Office of Mayor William Peduto
Mayor Celebrates National Week of Making

PITTSBURGH, PA (June 12, 2015) - Mayor William Peduto today celebrates the first day of the National Week of Making, drawing attention to Pittsburgh’s vibrant ecosystem of makers, and announcing new considerations in response to President Obama’s call-to-action to support a generation of Americans who are “makers of things not just consumers of things.”

Throughout the region, new tools – things like 3D printers, laser cutters, and advanced software design programs – are increasingly giving everyday citizens the ability to make just about anything. This renaissance in American manufacturing may have profound benefits for entrepreneurs, students, and citizens of all ages and backgrounds.

In Pittsburgh’s TechShop, for example, citizens have access to a remarkable array of next-generation tools and techniques. For the price of a gym membership, these innovators are making all sorts of things – from steel guitars to 3D printers to underwater robots. Some of these makers are growing their innovations, starting companies, and putting people to work. The Maker Movement also benefits those hoping to re-enter the workforce. Pittsburgh’s MAKERSHiP Project retrains laid off industrial workers, equipping them with the skills needed to find positions with advanced manufacturers and start-ups. That’s why President Obama came to TechShop last summer to taut the promise of this movement, and celebrate 2014’s National Day of Making.

The Maker Movement also holds remarkable potential for students, and Pittsburgh is home to a thriving community of maker educators and learners. Over 200 regional organizations have focused these efforts through the Remake Learning Network, enabling educators to infuse making into classrooms, after school programs, libraries, museums, and community centers. Remake Learning Network members are building and sharing world-class maker learning practices that combining physical and digital skills—from science and engineering, technology and media, crafting, and the arts—so that all children and youth can learn, be creative, and work together and reshape their world.

Last year, on June 18, President Obama hosted the first-ever White House Maker Faire and issued a call to action that “every company, every college, every community, every citizen joins us as we lift up makers and builders and doers across the country.” Also last year Mayor Peduto and the City of Pittsburgh hosted the first innovation roundtable on making. This year, the White House is celebrating a National Week of Making.

In response to the President’s call to action, Mayor Peduto is proud to draw attention to Pittsburgh’s vibrant community of makers and announce new considerations and commitments from local stakeholders to expand this work:

  • The Mayor’s Office will explore possibilities to provide better support to the larger maker community.  Considerations include:
    • Connect makers to city resources;
    • Work on the continued development and integration of city programs engaging the maker community, including the Learn and Earn summer youth employment program;
    • Explore the possibilities of enhancing technical resources at city recreation centers and facilities;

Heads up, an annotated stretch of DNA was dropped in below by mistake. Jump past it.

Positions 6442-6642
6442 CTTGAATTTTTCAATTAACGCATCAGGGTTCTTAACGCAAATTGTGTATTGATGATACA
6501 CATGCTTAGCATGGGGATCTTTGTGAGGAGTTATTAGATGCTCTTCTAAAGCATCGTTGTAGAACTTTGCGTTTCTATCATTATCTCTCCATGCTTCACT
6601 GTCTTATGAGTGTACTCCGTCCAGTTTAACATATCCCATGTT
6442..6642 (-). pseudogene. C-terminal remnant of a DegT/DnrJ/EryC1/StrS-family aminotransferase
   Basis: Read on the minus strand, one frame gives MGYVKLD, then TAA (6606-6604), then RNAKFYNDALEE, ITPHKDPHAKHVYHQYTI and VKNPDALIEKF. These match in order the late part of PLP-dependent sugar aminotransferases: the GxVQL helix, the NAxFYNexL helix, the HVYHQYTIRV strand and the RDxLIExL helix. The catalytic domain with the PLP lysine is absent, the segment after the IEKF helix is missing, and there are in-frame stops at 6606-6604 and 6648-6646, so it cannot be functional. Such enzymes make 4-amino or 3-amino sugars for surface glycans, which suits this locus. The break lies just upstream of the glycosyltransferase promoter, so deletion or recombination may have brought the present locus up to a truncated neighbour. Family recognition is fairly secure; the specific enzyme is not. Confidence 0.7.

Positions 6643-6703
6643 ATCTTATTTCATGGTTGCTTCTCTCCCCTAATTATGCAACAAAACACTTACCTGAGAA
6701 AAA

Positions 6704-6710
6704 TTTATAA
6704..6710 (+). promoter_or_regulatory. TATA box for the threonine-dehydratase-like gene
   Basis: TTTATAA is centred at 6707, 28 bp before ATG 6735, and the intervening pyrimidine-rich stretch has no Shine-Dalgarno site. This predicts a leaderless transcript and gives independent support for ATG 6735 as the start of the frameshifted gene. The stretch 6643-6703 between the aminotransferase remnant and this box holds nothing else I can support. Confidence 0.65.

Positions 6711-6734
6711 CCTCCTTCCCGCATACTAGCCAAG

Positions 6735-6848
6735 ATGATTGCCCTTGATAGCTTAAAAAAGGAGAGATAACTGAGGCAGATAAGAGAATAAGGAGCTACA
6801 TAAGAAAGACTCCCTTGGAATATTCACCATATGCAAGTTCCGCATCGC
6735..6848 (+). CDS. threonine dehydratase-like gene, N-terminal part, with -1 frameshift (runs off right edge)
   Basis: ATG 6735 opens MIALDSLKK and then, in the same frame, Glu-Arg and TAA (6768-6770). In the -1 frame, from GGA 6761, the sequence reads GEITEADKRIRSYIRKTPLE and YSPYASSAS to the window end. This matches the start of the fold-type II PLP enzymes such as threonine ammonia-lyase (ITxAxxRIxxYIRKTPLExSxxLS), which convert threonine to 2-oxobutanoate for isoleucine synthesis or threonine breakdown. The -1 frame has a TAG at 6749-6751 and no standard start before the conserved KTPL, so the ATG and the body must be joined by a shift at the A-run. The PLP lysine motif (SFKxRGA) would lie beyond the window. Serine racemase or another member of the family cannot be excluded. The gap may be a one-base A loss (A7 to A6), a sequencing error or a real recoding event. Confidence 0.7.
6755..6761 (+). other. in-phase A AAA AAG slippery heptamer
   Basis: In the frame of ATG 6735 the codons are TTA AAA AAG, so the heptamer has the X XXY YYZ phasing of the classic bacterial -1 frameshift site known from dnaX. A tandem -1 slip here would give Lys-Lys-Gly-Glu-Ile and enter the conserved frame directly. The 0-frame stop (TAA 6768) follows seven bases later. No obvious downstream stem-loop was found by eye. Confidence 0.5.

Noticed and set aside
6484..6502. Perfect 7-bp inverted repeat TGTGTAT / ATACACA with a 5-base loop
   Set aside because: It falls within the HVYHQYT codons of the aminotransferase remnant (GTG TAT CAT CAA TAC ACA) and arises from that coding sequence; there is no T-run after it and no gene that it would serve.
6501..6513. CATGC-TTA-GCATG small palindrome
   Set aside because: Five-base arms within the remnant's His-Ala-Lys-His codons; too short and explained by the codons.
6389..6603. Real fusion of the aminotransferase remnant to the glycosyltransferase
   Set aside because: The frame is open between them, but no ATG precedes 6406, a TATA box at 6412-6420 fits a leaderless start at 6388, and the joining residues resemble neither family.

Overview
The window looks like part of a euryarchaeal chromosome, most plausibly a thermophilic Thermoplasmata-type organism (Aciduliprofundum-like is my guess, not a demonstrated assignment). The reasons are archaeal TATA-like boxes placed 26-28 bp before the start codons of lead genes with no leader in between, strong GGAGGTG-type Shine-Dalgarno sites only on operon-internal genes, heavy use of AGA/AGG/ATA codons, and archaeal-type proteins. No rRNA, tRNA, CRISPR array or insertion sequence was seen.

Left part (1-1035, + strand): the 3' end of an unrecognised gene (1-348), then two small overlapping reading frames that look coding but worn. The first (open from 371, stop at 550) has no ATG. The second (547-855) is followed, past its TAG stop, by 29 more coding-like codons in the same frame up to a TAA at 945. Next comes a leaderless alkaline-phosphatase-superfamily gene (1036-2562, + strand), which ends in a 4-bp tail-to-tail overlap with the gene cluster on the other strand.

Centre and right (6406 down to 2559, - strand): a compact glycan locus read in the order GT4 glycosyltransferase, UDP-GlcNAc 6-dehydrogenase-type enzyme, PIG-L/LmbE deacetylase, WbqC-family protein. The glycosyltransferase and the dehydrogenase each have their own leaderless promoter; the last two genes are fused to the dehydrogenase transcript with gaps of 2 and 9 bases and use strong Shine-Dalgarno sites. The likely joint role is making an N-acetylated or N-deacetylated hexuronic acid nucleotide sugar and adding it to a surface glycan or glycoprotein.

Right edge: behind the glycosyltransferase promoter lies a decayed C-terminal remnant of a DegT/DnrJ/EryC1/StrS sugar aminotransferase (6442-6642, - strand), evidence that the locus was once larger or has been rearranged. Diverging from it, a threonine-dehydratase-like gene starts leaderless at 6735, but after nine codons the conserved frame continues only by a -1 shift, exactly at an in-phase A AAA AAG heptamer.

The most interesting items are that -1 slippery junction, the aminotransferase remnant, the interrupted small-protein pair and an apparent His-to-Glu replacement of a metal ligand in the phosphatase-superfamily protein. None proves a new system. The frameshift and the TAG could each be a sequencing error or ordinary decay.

• Incorporate Pittsburgh’s maker community into the forthcoming Innovation Roadmap; and
    • Work with Pittsburgh’s Maker community to support the development of a long-term regional vision.
  • Event organizers will publicly release a call for makers to participate in the first-ever Maker Faire Pittsburgh, a showcase of invention, creativity and resourcefulness to be held October 10th and 11th on the Northside. Individuals, groups, schools, and organizations are invited to apply to demonstrate what they make and share what they have learned. For more information, see www.makerfairepittsburgh.com.
  • The Sprout Fund will premiere the Remake Learning Playbook, an ambitious project to document Pittsburgh’s vibrant learning innovation ecosystem that has produced powerful new learning programs for youth, with a central focus on maker learning. A tangible product, the Remake Learning Playbook will document in rich detail how Pittsburgh has become a national leader in learning innovation and share strategies, lessons learned, and case study examples of how Pittsburgh is remaking learning.
  • The Children's Museum of Pittsburgh will announce the ten schools chosen to participate in the pilot stage of the project, "Kickstarting Making in Schools." This first-of-its-kind effort seeks to connect educators around the region, and eventually around the nation, with the financial, curricular, and training support they need to embed making into their schools. These schools will participate in ongoing professional development facilitated and coordinated by the museum and raise funds for their projects using Kickstarter, an online funding platform and an educational partner on the project.
  • The Remake Learning Council will convene local maker stakeholders to advance the collective agenda for “Pittsburgh Makes.” These discussions will work with regional stakeholders and the Mayor’s office to develop a cross-sector, “all hands on deck” effort to increase the number of children with access to the space, tools, mentors, and projects they need to design, create, and make.
  • Maker leaders from the region will join colleagues from other major cities to form the American Maker Cities (AMC) North. This emerging partnership will include site visits and events multiple cities, and will include documenting best practices for contribution into an open sharing platform. This unique partnership will enable collaboration, cross-pollination, resource and idea sharing, stakeholder buy-in, and maker community building.

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